By Judy Reiss
This Sunday was a wonderful day for me. Since, oh probably right after Christmas I have not been able to go to church. Not because I didn’t want to go but because I was either in the hospital or in Mayo’s Rehabilitation Center. And believe me, it is harder to figure out how to go than it sounds. But now I have been home for almost a month, I think, I still haven’t gone and now all I do is feel guilty. But this very morning my very good friend Donna Dalton called me and told me she was going to pick me up at 10:30 and we would go to Mass together. And we did. And not only did we go, we met my Godmother in the parking lot, who is a dear, dear friend who I haven’t seen forever! So, I was able to go to church and visit with someone who means the world to me. And just as I thought my day couldn’t get any better, Donna offered to take me to Northfield so I could visit with my favorite resident at Mayo’s.
So, over hill and dale we went and surprised my dear friend Irene Cook as she was finishing her lunchtime dinner. And I am happy to tell you she was really surprised and very happy to see us. I was also glad to see others who I knew and remembered me from my stay with them. And it was then that I started to think about all the other residents. And believe it or not, when I got home my son and his family were there, which included my two grandsons. As I was telling them about my visit to Mayo, Nicholas, my 10-year-old grandson mentioned his visit to me when I cracked my head and the huge lump had and how he had left my room and found an older man who was sitting alone and looked sad. So, he sat down by him and started to talk to him. I guess they had quite a good time and a long conversation and a good time was had by both of them. And Nick assured me that he felt bad when he had to leave because the man told him he never had any visitors and how much he enjoyed talking to him.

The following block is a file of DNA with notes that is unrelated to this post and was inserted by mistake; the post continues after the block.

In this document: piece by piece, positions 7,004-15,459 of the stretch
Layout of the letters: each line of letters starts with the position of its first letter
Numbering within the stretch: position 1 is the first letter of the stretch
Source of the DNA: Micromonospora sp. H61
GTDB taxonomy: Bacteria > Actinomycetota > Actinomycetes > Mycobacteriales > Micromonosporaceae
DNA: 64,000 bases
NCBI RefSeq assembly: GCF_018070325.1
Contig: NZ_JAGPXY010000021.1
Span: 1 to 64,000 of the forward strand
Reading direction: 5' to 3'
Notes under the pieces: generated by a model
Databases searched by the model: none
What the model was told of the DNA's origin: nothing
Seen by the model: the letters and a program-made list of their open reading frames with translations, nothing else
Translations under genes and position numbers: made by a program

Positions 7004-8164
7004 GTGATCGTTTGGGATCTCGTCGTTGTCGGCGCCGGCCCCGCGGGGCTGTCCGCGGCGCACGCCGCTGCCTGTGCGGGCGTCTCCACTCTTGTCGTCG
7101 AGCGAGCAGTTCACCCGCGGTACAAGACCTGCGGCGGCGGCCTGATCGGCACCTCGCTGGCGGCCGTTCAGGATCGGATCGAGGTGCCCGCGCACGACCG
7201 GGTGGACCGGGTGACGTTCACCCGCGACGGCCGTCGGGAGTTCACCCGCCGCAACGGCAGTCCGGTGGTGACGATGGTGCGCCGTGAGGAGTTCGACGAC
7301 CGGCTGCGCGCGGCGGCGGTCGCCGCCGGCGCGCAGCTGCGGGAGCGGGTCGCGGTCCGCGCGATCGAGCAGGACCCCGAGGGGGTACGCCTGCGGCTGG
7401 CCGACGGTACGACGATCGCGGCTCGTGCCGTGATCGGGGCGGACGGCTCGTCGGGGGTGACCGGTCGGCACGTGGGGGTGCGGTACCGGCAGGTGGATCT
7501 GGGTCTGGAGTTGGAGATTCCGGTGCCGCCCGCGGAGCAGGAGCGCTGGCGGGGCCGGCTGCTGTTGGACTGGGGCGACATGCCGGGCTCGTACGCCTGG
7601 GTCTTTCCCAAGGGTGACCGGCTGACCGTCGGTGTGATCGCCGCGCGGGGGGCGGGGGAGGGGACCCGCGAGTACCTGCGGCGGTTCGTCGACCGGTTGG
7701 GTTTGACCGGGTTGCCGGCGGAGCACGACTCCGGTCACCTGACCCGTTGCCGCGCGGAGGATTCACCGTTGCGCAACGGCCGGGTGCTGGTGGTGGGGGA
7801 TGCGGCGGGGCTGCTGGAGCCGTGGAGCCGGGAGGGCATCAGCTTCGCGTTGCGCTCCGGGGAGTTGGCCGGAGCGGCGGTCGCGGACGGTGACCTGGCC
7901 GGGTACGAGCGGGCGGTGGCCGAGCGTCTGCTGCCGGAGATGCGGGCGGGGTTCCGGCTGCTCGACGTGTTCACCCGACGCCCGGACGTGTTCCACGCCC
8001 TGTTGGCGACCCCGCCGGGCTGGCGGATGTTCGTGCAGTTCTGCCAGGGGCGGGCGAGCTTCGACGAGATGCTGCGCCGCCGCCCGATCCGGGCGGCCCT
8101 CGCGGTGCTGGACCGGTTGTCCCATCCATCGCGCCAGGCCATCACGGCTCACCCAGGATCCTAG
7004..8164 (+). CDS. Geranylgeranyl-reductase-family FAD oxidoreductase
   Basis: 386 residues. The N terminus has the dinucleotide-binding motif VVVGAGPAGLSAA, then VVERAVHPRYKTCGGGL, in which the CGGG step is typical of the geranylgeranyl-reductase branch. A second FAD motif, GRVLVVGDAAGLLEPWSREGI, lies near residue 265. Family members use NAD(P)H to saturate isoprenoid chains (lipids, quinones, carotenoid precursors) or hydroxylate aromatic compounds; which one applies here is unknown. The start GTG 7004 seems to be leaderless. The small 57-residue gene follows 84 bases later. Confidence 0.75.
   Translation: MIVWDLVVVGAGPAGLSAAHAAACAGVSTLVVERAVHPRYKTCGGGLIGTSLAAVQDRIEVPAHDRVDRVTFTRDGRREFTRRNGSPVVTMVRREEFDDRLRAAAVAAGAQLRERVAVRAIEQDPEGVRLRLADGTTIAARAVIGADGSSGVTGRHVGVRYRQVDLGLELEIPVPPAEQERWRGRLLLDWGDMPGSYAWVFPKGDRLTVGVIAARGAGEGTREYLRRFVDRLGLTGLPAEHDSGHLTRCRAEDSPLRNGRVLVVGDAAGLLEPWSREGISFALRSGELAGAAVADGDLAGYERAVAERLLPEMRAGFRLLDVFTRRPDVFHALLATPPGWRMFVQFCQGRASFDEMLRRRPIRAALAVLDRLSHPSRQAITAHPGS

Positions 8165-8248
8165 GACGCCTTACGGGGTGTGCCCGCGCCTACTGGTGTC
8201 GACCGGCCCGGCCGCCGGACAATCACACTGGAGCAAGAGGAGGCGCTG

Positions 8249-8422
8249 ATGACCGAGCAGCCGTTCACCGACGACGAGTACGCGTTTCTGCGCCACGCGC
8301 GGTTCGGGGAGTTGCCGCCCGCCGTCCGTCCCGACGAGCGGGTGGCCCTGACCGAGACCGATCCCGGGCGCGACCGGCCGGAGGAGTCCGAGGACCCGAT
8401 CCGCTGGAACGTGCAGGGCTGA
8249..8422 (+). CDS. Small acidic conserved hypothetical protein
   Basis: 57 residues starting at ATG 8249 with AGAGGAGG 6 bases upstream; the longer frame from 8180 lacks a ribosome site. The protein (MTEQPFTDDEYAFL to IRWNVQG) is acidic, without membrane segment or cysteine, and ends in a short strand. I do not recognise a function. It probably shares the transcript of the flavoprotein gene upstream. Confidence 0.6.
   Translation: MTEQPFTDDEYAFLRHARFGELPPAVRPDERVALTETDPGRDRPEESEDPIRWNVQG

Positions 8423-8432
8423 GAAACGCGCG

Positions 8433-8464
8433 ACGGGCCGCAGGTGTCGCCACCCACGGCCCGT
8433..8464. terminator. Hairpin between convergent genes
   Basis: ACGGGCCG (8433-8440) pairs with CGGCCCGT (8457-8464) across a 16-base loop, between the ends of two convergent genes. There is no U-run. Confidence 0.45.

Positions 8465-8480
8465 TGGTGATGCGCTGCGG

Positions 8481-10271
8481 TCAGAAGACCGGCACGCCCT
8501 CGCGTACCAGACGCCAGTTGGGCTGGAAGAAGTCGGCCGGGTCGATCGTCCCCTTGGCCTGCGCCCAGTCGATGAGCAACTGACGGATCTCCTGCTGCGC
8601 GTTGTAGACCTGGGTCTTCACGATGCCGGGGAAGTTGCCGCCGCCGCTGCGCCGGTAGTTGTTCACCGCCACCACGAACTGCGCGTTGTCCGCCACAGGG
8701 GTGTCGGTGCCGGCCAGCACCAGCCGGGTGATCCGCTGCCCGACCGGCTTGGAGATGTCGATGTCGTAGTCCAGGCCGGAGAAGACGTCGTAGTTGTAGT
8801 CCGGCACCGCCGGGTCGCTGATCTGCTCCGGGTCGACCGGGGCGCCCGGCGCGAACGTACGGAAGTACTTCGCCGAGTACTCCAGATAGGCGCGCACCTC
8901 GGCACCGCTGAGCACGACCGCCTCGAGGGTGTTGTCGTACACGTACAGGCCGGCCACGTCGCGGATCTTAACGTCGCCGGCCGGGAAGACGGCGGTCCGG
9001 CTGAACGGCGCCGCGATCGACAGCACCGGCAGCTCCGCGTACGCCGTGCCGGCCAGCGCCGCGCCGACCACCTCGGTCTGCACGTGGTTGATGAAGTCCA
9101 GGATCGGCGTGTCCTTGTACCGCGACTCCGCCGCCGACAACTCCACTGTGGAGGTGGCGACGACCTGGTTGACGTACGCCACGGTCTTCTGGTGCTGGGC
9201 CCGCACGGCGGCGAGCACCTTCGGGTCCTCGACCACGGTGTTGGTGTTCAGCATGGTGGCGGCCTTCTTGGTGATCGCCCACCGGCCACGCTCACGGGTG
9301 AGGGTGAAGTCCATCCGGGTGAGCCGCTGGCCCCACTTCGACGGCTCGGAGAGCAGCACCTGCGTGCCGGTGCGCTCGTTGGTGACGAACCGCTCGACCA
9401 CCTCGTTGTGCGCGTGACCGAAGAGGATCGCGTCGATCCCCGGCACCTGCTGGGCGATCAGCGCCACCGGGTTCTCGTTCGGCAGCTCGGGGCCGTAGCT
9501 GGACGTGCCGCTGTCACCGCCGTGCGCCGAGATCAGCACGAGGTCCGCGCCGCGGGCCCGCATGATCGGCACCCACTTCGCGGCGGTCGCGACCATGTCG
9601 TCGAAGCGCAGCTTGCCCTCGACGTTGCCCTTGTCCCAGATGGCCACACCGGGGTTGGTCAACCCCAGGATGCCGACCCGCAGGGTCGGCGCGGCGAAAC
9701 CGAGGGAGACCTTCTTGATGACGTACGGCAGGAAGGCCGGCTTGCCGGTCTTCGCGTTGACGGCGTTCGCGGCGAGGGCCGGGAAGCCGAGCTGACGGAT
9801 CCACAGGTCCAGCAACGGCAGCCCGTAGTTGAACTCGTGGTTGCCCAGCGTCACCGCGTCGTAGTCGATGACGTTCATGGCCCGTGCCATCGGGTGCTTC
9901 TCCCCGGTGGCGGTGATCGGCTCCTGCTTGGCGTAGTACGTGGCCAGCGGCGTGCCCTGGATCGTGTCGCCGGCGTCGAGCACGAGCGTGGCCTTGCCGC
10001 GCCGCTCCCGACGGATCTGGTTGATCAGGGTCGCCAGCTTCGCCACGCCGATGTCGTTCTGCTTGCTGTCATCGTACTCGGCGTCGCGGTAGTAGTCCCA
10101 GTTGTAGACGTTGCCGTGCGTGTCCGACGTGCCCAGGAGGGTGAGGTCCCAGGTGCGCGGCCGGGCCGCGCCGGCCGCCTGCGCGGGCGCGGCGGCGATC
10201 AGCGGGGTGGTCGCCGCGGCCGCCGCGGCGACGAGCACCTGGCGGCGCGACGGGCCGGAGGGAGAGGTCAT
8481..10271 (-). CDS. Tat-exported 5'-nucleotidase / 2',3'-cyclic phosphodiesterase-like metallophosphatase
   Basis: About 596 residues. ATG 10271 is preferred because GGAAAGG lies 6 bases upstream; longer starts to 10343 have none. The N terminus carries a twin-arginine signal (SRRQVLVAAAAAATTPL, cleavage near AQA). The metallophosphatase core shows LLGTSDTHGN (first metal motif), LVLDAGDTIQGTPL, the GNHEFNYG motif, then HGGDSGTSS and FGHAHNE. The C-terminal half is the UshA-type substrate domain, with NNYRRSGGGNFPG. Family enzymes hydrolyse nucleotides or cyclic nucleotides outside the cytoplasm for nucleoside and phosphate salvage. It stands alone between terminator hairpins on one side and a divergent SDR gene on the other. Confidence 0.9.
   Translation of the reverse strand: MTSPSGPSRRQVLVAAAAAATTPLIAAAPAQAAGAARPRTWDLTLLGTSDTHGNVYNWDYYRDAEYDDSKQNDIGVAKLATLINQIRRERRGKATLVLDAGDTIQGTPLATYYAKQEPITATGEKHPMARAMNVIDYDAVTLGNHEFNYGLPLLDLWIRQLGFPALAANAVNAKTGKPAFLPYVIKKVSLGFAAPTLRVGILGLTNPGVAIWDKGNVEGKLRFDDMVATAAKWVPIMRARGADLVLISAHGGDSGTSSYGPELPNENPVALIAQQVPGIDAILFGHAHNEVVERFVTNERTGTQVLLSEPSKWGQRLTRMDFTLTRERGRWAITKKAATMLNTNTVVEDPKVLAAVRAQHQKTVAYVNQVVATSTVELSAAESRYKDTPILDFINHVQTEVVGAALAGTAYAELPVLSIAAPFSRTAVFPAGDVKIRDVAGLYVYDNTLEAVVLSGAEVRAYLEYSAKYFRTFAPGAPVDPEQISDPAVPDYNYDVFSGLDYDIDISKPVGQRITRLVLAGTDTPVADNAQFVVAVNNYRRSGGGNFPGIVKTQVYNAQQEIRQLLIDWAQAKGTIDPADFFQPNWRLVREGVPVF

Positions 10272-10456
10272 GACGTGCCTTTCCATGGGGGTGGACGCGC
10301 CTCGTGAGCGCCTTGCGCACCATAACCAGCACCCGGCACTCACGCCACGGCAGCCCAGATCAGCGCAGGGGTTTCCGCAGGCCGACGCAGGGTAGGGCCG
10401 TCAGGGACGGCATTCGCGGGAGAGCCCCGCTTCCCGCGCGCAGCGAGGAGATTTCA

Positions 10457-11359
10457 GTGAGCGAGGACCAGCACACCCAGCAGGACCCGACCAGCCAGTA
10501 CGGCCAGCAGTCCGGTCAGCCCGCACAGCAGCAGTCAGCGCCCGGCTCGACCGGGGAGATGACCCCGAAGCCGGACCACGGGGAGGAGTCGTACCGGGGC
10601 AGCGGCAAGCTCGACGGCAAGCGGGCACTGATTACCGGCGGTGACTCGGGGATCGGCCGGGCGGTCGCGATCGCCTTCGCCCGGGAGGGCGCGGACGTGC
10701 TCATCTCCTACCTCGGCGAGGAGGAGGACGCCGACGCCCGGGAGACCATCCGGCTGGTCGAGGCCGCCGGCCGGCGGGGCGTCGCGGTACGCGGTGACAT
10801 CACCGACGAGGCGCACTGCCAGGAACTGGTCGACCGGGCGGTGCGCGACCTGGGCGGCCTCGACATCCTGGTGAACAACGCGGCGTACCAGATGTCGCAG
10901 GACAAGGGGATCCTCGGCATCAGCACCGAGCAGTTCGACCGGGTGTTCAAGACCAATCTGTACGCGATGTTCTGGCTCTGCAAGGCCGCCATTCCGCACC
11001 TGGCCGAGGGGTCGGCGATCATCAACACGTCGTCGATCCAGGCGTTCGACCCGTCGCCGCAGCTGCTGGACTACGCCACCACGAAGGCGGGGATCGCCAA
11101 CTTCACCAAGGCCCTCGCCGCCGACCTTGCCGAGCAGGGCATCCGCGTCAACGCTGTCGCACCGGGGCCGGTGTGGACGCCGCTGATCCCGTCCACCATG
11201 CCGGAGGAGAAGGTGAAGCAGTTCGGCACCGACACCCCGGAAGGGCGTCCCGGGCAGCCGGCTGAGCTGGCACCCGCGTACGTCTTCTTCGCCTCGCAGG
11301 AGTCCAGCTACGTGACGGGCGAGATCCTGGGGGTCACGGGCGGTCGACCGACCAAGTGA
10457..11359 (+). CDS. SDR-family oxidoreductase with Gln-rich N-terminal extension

And that was when I remembered that I had been thinking the same thing when I left Irene. How many residents of various nursing homes and resident homes feel the same way? No matter how good care they receive or how kind and friendly the nursing staff is, they aren’t family or close friends. And I know that you can’t force them not to drop off their loved ones and not come to see them. These days life goes by too fast and I think that the elderly are thought of as past their prime and their usefulness. It is one thing to think about your old relatives but put yourself in their place and I am sure you will think a lot differently.
So take some time and think about all those elderly folks who would just like to have a visitor who would be glad to have a talk and to chat about their past and their interesting lives. And believe me, a 10-year-old is really a great conversationalist and Little League is more interesting to hear about than you might think. So offer your children or their church group or Girl Scout Troop the opportunity to go chat and visit and you will be amazed at how much both participants will enjoy it. Plus, today’s children need to be able to share themselves with people who they really don’t know, at least at first! Let them spread their wings and share all their lives and adventures with someone who no longer has adventures that they are able to share!